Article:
James Clarke has RP himself, and last year he was told that he was no longer allowed to drive. James was initially devastated, but decided to use his condition as a positive and undertook a year of fundraising, which culminated in Friday’s event. He promoted the event very thoroughly and effectively which was proved with the ticket sales. Not only did he advertise online and in local newspapers, but he was also featured on both Trax FM radio and Notts TV.

The event was hosted by ITV Calendar News reporter James Webster who started off the evening by introducing the talent show judges; Footballing sensation and Sheffield Wednesday star Liam Palmer, Angela Norwood-Pearson who was representing North Notts College, and businessman, model and “Celebrity Big Brother” winner James Hill.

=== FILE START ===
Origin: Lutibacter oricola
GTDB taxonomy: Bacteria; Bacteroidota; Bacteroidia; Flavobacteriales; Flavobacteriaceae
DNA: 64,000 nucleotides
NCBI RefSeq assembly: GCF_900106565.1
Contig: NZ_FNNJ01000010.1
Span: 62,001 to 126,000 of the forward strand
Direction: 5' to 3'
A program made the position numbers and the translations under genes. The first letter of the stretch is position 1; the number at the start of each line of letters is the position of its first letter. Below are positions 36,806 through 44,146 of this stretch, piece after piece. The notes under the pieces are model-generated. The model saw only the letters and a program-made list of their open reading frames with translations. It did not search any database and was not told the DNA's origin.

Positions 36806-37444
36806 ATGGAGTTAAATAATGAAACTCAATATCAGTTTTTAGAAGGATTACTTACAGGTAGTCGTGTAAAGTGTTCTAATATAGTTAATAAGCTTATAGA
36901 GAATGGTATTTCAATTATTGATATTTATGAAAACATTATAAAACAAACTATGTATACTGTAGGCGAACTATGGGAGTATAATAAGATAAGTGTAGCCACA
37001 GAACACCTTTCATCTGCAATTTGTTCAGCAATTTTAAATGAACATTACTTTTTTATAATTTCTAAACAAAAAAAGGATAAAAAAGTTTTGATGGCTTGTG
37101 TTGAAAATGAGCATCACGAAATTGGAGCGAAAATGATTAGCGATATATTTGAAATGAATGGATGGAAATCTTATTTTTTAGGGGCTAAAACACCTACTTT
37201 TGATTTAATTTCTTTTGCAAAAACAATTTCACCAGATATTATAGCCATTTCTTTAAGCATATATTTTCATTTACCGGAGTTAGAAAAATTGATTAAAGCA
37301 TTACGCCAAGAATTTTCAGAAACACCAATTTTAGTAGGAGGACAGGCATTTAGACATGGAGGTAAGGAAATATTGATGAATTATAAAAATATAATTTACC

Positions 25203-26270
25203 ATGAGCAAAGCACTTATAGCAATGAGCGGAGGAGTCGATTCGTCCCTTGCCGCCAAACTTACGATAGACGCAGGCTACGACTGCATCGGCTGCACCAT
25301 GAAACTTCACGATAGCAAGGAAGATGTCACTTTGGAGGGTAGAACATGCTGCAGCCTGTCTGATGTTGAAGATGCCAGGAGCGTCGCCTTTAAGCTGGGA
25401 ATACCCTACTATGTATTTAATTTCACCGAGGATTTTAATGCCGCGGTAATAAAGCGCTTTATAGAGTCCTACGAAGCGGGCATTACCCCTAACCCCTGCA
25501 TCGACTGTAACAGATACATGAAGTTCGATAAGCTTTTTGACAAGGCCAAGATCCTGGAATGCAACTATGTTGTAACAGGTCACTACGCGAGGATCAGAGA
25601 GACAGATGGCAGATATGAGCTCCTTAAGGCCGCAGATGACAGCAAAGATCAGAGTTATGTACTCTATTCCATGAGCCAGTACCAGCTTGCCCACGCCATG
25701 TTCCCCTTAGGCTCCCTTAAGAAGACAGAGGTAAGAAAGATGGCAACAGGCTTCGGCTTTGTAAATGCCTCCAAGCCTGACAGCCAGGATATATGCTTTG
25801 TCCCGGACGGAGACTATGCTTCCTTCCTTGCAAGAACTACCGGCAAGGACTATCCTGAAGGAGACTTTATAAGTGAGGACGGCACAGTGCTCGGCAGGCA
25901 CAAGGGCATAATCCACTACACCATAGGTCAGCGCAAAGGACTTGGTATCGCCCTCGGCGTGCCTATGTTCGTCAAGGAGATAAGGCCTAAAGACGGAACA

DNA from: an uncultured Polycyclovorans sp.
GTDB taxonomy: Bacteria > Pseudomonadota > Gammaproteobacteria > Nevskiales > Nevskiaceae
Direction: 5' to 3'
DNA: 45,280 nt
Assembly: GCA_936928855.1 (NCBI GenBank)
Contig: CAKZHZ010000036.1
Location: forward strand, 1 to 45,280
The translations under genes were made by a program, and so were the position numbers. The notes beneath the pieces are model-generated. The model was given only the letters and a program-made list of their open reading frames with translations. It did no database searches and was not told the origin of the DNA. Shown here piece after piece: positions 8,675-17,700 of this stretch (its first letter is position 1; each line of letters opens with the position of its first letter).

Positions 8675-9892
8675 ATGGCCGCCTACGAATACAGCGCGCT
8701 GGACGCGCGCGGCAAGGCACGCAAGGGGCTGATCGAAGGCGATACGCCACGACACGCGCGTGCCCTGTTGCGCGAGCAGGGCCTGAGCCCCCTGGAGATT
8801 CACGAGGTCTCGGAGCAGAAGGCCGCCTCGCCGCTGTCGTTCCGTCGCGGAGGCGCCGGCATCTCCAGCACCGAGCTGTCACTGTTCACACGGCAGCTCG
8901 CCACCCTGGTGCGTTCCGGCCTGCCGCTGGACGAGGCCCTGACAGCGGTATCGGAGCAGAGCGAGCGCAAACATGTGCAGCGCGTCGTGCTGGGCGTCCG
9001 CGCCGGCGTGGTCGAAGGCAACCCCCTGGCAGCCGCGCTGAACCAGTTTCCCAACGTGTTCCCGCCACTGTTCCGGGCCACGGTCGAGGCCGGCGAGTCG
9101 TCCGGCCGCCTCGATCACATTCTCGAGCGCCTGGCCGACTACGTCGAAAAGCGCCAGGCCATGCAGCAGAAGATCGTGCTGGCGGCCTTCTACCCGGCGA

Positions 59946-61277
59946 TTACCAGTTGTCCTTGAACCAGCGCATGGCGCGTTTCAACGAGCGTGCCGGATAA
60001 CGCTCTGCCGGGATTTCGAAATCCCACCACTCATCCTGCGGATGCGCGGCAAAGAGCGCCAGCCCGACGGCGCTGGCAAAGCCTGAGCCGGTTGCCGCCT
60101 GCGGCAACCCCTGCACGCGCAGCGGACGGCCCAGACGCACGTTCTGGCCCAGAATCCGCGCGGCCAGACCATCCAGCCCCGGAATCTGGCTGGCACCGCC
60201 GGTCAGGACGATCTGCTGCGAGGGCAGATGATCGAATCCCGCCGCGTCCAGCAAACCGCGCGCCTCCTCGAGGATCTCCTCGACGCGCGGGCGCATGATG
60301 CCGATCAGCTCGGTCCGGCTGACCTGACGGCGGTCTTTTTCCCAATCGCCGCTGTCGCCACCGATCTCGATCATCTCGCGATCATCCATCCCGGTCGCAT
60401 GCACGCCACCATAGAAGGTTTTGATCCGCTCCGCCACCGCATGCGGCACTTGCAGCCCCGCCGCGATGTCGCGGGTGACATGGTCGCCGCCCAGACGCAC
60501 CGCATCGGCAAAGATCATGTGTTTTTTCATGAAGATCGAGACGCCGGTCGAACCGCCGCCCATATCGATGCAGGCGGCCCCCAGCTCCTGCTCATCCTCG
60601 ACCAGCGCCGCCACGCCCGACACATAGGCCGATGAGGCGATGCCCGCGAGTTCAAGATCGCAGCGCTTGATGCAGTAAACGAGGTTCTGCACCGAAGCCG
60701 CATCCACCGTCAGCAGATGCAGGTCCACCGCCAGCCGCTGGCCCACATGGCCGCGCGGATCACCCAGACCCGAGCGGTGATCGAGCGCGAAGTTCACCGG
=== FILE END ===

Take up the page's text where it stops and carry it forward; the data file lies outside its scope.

There were 10 acts which had made it through the tough audition process to perform on the night which included musical theatre singers, magicians, rappers and dancers. With the chance of becoming Worksop’s Got Talent’s first ever winner, receiving a trophy and £100 Amazon voucher as well as the chance to perform at the Worksop’s Christmas Light Switch on event, all of the acts really pulled out all the stops with their performances.

As well as the finalists, there were other performances through the evening from Worksop Community Gospel Choir and a special and memorable performance of the Full Monty by North Notts College employees! Raffle tickets were on sale throughout the evening, with prizes including a signed Coronation Street costume, tickets to watch Ant & Dec’s Saturday Night Takeaway, a £150 pair of designer sunglasses and many more! The raffle itself raised over £1000!